Like Usman and Haddadi, Tabaouni traveled from Syria along the refugee route, arriving in Salzburg on December 10. He headed to the refugee center where Haddadi and Usman were staying.
The documents outline what happened next: The very day that Tabaouni arrived, Austrian security officials thundered into the center, arresting Haddadi, Usman, and a few others suspected of being connected to the Paris attackers.
Tabaouni was nowhere to be seen. But investigators found his cell phone charging right beside Haddadi's bed.
The ringleader of the Paris attacks, Abdelhamid Abaaoud
The documents show that Tabaouni had programmed into his phone a number linked to the terror cell of the ringleader of the Paris attacks, Abdelhamid Abaaoud. He had also saved a photo of ISIS fighters standing before their black-and-white flag.
An image investigators pulled from Tabaouni's phone of suspected ISIS fighters
Haddadi denied knowing Tabaouni, but investigators found Tabaouni had saved Haddadi's phone number in his contacts. The phone also contained a photo taken just 30 minutes before security officials stormed the refugee center. It shows Tabaouni sitting on a bed in between where Haddadi and Usman slept.
The investigators lay out in the documents their belief that Tabaouni was coming to join Haddadi and Usman and that the three men were working on ISIS operations and planning possible attacks.
CNN sources and analysts agree about Tabaouni's likely role.
"We can assume that Tabaouni was also part of the same plot," said Brisard, the French terror expert. "And (that he) was instructed to carry out an attack."
From the moment he slipped away in December, Tabaouni was a wanted man, according to several CNN sources.

An arrest is made

The Belgian prosecutor's office told CNN that Tabaouni, who is Moroccan, was only arrested in Brussels in July and will soon be extradited to Austria. He was taken into custody as soon as he was located, according to a senior European terrorism official.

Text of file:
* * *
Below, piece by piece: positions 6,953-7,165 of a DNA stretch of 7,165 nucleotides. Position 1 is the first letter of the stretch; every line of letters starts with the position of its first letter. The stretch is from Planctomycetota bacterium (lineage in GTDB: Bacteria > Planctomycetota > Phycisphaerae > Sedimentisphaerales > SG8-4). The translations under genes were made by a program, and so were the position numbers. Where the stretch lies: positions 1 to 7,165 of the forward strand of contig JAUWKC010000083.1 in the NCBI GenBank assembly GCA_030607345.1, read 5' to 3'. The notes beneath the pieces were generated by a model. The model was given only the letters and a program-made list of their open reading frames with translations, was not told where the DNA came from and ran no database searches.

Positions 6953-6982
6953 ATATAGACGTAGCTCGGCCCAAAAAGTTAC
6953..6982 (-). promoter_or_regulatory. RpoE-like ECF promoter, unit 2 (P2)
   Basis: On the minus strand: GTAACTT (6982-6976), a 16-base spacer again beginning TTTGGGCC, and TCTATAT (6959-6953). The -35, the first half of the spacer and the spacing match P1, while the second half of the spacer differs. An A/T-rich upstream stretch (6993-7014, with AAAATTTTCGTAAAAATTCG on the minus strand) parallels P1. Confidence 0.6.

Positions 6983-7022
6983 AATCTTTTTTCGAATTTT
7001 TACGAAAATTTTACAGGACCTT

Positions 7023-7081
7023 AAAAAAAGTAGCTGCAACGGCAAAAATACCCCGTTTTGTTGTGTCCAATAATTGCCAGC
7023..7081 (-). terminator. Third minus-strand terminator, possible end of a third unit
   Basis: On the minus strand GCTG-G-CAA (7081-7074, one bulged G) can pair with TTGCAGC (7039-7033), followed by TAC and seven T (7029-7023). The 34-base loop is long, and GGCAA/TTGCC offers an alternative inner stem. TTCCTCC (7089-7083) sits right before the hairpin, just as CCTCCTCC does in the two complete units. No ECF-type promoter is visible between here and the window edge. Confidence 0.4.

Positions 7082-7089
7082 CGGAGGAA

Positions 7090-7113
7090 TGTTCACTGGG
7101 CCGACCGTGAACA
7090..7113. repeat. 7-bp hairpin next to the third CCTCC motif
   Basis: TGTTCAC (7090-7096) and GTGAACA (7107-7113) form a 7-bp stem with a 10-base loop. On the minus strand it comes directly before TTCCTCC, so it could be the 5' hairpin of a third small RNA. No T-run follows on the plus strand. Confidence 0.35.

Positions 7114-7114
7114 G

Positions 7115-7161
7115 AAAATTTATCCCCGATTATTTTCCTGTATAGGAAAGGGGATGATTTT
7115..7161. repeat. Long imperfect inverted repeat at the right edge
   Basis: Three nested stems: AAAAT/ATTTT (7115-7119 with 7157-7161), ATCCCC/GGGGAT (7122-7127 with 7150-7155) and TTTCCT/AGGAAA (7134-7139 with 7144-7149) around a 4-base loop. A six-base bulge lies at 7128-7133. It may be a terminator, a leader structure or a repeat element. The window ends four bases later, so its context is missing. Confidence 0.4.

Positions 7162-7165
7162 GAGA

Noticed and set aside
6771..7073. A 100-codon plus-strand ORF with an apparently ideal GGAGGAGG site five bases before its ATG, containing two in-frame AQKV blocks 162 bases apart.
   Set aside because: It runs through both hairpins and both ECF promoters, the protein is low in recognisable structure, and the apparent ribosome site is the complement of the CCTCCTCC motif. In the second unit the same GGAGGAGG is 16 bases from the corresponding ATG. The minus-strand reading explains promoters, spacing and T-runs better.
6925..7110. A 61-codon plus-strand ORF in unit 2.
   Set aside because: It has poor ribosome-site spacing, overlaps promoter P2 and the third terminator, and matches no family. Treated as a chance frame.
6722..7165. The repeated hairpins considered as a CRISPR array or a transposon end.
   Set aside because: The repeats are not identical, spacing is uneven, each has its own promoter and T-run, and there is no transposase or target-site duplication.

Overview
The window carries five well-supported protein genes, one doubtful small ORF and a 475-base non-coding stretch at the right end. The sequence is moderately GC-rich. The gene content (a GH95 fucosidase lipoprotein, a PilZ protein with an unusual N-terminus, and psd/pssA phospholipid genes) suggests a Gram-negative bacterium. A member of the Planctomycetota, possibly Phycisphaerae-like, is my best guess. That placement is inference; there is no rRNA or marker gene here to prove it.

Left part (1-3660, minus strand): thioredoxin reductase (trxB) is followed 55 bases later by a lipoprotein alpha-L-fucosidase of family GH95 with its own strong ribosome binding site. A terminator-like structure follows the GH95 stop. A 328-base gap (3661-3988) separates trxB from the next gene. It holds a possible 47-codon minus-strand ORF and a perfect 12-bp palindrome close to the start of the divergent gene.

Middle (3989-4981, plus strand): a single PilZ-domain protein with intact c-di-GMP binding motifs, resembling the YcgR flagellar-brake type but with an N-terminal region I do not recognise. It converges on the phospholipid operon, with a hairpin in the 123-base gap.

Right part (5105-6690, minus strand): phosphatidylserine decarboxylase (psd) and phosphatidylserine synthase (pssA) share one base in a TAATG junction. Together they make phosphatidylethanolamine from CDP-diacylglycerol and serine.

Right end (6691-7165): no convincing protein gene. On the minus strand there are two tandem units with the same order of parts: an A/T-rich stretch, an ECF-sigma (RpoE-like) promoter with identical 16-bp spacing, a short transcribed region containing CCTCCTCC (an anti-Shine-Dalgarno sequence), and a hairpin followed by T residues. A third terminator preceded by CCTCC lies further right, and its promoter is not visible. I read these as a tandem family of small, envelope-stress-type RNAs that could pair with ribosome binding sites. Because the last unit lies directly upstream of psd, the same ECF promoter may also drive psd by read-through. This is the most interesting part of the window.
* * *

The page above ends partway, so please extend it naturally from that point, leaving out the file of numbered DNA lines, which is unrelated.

Haddadi and Usman were extradited to France, where they face terrorism charges, according to senior European counterterrorism sources, who also say they will be trying to tie Tabaouni to Haddadi and Usman and the Paris attackers.
While he was on the loose, Tabaouni was openly using a Facebook account that is identified in the documents by its unique ID number and was publicly posting updates from Belgium, where he was arrested. None of his postings indicate any apparent terrorist leanings or affiliations.
Investigators are now analyzing more than 1,600 pages of data from Tabaouni's phone in hopes of learning more about his movements and contacts.
Several sources told CNN there are probably more sleeper cells and ISIS operatives coming into Europe using the same crowded, chaotic refugee route exploited by Haddadi, Usman and Tabaouni.
"We've seen that in the recent weeks, several of them, individuals who carry out individual attacks, inspired attacks, were coming back from Syria using the same route," Brisard said.
"In addition to that, several jihadists have been arrested all around in France ... in Belgium and Germany using the same route, for the same purpose," Brisard said.
The treasure trove of information that investigators gained from the interrogations and the data extracted from the phones may help authorities better identify future plotters. Even after the arrests in Austria, Haddadi's phone was still active.
On December 15, five days after the refugee center raid, the documents show that the team's ISIS handler, Abu Ahmad, reached out to his operatives. He messaged Haddadi, perhaps wondering about their silence.
"How are you," he wrote. "What has become of you?"
There was no reply.